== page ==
Aging Rails apps can become a bit of a mess. Fortunately, we can fix this bit by bit. Today we will look at some rules for writing a clean, readable Gemfile.
- The gems should be split into groups. (Test, Development, etc.)
Any Gemfiles that look like this can get messy as they get longer:
gem 'nokogiri' gem 'sinatra' gem 'wirble', group: :development gem 'faker', group: :test gem 'rspec', group: :test gem 'capybara', group: :development gem 'rspec-rails', group: :development
This can be as many groups as you like but they should be in this format:
# Gems used everywhere. gem 'nokogiri' gem 'sinatra' group :development do gem 'wirble' end group :test do gem 'faker' gem 'rspec' end group :test, :development do gem 'capybara' gem 'rspec-rails' end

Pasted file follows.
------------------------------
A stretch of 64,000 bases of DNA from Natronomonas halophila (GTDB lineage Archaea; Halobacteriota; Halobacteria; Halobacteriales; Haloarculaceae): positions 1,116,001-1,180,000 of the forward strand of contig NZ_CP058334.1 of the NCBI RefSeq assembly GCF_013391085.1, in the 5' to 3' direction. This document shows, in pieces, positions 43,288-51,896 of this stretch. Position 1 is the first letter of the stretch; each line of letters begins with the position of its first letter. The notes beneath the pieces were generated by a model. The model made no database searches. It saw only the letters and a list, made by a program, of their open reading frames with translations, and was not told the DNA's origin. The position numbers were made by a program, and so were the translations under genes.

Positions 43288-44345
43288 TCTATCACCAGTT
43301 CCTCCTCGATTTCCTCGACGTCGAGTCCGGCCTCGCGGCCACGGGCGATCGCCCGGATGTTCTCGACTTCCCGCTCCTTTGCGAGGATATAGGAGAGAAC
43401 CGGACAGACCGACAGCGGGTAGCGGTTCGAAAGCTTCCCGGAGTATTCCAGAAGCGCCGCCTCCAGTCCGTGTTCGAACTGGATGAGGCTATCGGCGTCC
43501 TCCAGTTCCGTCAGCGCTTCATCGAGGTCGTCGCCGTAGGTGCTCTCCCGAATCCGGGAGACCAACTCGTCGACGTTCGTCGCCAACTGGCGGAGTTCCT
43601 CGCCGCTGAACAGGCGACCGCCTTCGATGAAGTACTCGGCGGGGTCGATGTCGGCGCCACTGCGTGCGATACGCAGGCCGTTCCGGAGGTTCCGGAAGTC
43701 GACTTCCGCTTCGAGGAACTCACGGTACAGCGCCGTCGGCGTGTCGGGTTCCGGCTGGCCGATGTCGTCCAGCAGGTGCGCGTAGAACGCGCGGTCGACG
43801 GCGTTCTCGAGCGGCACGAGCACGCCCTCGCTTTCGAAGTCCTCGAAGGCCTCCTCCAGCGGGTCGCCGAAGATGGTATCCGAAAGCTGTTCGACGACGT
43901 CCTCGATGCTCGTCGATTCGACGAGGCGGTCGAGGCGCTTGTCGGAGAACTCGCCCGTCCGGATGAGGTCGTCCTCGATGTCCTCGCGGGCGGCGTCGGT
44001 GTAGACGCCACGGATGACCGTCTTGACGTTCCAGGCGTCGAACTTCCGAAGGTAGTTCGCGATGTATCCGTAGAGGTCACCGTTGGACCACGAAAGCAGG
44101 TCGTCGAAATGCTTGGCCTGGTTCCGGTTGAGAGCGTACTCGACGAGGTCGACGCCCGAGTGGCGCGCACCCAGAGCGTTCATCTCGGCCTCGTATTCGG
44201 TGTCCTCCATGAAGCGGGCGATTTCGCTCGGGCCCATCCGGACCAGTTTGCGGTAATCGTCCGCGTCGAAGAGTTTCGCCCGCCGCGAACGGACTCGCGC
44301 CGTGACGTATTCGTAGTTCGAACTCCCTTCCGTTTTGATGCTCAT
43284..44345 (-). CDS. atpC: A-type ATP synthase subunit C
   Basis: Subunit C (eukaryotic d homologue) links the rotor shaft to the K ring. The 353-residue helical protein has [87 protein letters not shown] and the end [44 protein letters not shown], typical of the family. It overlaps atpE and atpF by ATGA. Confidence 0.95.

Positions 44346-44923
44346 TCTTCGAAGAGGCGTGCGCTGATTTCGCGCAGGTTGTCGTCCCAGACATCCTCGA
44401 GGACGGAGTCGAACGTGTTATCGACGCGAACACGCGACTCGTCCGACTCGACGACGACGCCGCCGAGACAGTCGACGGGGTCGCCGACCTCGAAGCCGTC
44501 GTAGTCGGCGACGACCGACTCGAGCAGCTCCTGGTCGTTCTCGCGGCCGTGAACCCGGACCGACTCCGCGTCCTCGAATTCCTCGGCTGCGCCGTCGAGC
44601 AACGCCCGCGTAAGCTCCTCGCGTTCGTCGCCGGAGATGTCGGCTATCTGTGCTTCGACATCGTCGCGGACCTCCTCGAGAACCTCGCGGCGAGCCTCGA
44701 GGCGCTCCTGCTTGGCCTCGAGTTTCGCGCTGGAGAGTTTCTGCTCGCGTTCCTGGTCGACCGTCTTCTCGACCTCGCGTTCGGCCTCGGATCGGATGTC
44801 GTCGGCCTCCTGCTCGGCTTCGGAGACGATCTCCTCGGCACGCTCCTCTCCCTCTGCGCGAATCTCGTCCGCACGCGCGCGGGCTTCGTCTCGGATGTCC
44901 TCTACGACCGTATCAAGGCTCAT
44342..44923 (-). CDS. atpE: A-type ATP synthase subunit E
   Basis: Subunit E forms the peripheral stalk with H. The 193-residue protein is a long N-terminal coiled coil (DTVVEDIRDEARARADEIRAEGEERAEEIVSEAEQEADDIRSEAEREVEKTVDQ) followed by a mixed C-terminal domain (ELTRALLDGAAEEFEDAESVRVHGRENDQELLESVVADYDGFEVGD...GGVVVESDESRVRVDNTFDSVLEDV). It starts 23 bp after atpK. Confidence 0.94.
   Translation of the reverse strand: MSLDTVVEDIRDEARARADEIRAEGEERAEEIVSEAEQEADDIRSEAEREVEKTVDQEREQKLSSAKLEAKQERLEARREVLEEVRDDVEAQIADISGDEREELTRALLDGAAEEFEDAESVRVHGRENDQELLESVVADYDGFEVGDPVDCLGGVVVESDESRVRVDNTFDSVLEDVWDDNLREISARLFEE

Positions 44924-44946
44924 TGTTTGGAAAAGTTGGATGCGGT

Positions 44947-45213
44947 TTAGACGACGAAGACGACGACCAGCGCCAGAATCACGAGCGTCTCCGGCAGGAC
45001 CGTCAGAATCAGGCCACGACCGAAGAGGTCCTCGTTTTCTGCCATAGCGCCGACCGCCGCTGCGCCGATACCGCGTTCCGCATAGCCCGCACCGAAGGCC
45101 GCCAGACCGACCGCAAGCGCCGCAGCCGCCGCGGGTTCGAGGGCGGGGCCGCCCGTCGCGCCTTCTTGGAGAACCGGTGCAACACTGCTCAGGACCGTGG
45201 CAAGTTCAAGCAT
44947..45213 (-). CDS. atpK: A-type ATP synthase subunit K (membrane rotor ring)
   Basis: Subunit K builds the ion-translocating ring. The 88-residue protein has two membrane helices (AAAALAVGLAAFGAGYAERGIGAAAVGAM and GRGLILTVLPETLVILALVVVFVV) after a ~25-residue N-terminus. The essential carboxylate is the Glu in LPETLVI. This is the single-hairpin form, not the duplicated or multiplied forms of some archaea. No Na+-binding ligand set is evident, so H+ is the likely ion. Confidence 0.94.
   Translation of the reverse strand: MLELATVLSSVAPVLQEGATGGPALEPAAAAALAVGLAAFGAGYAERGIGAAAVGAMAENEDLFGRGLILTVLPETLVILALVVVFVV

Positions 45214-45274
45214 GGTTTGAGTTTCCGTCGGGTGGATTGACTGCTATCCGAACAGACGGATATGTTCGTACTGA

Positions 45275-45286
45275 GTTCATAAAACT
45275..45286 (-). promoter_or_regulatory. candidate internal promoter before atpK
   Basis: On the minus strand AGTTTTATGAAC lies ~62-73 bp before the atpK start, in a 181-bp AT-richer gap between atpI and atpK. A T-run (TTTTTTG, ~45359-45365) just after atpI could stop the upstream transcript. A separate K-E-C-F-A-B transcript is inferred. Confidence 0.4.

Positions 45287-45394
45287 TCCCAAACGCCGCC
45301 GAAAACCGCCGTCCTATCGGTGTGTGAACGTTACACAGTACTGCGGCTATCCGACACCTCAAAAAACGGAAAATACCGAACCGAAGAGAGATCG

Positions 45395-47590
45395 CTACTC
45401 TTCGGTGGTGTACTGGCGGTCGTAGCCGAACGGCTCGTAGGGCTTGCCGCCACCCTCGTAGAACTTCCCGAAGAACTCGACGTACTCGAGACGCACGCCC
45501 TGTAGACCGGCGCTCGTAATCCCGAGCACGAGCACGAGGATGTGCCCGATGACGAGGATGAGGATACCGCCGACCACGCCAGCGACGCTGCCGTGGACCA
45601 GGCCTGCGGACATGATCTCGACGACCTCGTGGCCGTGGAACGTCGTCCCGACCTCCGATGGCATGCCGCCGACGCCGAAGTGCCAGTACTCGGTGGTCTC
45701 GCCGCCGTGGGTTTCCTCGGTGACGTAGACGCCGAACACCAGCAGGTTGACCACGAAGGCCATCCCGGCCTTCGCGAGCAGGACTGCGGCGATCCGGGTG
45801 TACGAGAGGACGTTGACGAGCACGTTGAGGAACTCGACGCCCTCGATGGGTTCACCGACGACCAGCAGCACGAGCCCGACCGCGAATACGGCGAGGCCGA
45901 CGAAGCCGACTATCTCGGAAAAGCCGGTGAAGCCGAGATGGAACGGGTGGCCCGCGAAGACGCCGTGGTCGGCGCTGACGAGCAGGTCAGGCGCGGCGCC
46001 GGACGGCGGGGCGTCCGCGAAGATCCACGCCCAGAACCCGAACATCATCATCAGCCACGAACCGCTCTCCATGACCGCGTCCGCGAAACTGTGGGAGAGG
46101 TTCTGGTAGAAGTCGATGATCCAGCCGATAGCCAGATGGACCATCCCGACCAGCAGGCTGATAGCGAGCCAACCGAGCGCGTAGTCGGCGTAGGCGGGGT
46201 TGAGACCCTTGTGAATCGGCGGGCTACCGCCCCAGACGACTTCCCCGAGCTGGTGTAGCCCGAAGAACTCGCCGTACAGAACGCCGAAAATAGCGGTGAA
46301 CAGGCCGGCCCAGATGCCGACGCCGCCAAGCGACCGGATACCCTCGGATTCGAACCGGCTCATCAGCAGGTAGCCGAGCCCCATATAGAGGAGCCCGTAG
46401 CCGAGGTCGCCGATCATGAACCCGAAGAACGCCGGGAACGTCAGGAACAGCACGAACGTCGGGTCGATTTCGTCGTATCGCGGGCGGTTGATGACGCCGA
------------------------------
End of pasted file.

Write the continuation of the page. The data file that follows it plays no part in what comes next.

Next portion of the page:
- Within those groups the gems should be alphabetically ordered.
This just makes sense so that they can be found easily. You wouldn’t want to walk into an unordered library, would you?
- Remove any gems that have bee commented out.
You don’t need to keep the entire history of the Gemfile. That is what git is for.
- No comments on it’s own line if the comment refers to a gem.
Comments in the Gemfile usually aren’t needed. You can learn what each of the Gems does. So instead of this,
# Thin. Web Server greatness # Start with: rails s gem 'thin'
Let the comment sit on the line with the gem:
gem 'thin' # Start with rails s
- Only use apostrophes or quotation marks, not both. Pick one and change the other.
You can pick between gem ‘rails’ or gem “rails” but the style should be consistent.
This isn’t a conclusive list but it should help cut down the size and complexity of your Gemfile.
Should you git include your Gemfile.lock in a Rails gem?